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Shabbat UK is for us all
The essence of Shabbat UK is to keep Shabbat in accordance with halacha. Last year the response to this was incredible, and although the event was under the auspices of the Chief Rabbi, Jews of all persuasions joined in.
So what is the Reform Movement hoping to achieve by excluding itself from this superb and totally inclusive Jewish experience?
The “lament” pointed out in your article (Jewish News, 23 July) is that the Reform Movement is holding itself apart from all the rest of Anglo-Jewry by wanting to “play guitars” on Shabbat. How easy it would be to be a part of this amazing event by actually trying to keep Shabbat, walk to shul, leave the phone at home, feel the relief of no responsibility to the outside world, only to oneself, one’s family and of course to God. Come on and join us, try it, you might like it!
Sylvia Hartman, by email
Masorti Judaism is delighted to be inviting its communities to take part in Shabbat UK this year. We are always pleased to co-operate.
Masorti Judaism’s purpose is to develop welcoming inclusive communities, committed to modern values and grounded in traditional practice. We see Shabbat UK as a great opportunity to push forward our goals of encouraging people to celebrate Shabbat and increase their participation in Jewish life.
Nick Gendler Co-chair, Masorti Judaism
When I padded up in Nazi stadium
Your headline on the front page of last week’s issue is not quite accurate. I played cricket in the stadium built for the 1936 Hitler Olympics, for RAF Berlin against Army Berlin in 1955 while on National Service 60 years ago. Although I was run out for a duck, it gave me the greatest possible satisfaction as a Jew to patrol this former Nazi showcase, with lanyards flapping eerily from the flagstaffs where swastika flags once flew.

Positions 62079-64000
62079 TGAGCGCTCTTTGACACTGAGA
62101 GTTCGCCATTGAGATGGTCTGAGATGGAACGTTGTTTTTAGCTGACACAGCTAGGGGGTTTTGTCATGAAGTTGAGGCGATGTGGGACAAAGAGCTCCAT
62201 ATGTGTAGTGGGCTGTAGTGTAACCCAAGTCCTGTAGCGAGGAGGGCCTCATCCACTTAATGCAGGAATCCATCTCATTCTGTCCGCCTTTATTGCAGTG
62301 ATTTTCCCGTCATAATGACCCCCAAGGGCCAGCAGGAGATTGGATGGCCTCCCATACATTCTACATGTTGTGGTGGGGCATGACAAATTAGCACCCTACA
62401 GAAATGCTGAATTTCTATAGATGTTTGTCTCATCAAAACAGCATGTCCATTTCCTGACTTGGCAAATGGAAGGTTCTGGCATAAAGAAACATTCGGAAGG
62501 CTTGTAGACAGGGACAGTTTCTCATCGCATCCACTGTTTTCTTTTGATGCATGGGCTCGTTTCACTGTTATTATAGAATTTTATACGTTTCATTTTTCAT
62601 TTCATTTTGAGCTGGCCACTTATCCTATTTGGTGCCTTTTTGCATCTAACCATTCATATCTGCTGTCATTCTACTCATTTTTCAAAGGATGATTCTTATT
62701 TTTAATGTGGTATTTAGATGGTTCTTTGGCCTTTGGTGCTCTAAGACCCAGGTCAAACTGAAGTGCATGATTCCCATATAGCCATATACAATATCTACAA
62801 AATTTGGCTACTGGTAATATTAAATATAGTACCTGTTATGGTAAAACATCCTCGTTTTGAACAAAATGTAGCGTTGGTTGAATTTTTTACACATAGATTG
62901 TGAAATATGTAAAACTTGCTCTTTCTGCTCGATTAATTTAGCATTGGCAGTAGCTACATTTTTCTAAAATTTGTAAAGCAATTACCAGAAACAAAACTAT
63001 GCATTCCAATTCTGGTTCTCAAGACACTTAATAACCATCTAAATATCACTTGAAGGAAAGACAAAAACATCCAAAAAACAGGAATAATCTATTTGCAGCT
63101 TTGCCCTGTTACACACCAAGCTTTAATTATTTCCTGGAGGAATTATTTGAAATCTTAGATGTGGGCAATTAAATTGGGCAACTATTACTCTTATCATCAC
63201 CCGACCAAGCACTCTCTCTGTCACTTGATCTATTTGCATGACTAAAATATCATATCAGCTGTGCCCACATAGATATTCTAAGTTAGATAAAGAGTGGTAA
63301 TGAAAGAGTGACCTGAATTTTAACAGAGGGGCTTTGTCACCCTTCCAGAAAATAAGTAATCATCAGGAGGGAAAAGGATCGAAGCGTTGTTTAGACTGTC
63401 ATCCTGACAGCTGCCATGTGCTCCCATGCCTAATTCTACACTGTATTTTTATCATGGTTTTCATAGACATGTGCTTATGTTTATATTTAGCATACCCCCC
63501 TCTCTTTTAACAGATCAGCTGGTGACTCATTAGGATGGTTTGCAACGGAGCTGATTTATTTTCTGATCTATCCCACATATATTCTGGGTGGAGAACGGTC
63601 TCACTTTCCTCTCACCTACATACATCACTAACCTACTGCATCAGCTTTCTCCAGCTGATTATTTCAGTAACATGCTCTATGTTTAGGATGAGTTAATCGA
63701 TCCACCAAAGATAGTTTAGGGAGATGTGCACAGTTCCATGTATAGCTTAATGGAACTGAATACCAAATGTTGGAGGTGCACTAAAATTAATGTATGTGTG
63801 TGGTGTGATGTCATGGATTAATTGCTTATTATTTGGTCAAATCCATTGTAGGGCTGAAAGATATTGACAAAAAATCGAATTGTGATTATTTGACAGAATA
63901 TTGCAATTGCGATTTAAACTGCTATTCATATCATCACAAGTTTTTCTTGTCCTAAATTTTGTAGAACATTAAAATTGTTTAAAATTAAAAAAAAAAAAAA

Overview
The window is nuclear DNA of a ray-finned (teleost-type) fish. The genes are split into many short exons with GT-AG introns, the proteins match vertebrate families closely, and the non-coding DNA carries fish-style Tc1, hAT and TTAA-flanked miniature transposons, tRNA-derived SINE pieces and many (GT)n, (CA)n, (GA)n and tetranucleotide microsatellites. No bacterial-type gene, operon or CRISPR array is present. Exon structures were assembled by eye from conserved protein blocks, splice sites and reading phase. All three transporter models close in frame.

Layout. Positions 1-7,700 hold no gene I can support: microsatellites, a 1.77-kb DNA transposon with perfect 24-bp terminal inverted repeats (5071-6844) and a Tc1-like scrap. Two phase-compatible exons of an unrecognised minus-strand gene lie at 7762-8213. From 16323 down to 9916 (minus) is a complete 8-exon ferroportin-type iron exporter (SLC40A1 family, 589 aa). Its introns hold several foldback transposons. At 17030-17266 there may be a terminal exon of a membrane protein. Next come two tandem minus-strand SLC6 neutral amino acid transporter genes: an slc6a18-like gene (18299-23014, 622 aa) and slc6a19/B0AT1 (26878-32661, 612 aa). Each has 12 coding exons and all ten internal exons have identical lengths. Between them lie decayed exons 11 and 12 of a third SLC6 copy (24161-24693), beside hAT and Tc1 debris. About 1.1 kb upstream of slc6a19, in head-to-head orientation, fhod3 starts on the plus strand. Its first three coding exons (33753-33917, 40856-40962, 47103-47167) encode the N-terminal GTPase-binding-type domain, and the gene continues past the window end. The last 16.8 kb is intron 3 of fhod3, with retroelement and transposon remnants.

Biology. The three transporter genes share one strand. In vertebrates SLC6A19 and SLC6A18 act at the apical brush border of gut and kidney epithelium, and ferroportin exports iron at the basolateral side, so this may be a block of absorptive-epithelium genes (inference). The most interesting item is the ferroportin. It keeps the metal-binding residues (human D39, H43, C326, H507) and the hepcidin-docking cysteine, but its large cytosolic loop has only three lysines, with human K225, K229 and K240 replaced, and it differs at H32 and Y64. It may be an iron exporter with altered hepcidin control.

David Sherman, Finchley
Why jews seem to get ahead
As Mike Dehaan correctly describes (Jewish News August 15), continual headcovering for men is a Jewish custom that has evolved only relatively recently. Yet I was still astonished to see, in the wall paintings from the synagogue found in Dura in Babylon, dating from the 3rd century CE, that even Moses is portrayed bareheaded (although he has a beard and is wearing tsitsit).
And it is rather telling to read in the Midrash Rabba that the sage, Yehoshua ben Hanania, was asked “Why does a man have his head uncovered while a woman has hers covered?”
What goes on inside the head is clearly more important than what goes on top of it.
Jonathan Samuel, NW4
Here to help on mental illness
We read with sadness the article Our Mental Health Services are just not acceptable (Jewish News, 23 July). We appreciate Rabbi Hilton talking about his sister, Rosemary, and for raising awareness of this tragedy.
We want to remind our own community that Jami is here for those experiencing mental illness. Jami is a social care service, working alongside NHS mental health services, to help people living with mental ill-health. If anyone is struggling to contact or navigate NHS services, we can support people through it.
We don’t want to see another case like Rosemary’s and would urge anyone living with a mental health problem, or relatives of those who are unwell, to contact Jami as well as their local medical services.
Tanya Harris Head of services, Jami
Iran agreement a diplomatic disaster
The Iran nuclear agreement was an unmitigated diplomatic car crash. Principally, it legitimised Iran as a nuclear threshold state and a bastion of regional terror. We now know the agreement contains alleged side deals negotiated separately between the IAEA and Iran.
In his testimony before Congress, John Kerry admitted he had not read the content of these side deals and maybe only one other member of the US administration had. Kerry refused to confirm the content of the deals, saying the IAEA had not given authorisation.
It should strike people as bizarre an agreement of such magnitude should be based at least in part on alleged secret clauses. The IAEA is independent but its agreements with Iran are integral to stopping the Iranian bomb and they deserve public scrutiny. An even graver cause for concern is that, according to Senator Bob Menendez, one of the side deals relates to how to inspect the Parchin military complex near Tehran.
David Albright of the Institute for Science and International Security has admitted the agency could not exclude Iran tampering with samples submitted for inspection – hardly a surprise, given Tehran’s long history of deception, misinformation and evasion. What will we discover tomorrow?
Jeremy Havardi, Mill Hill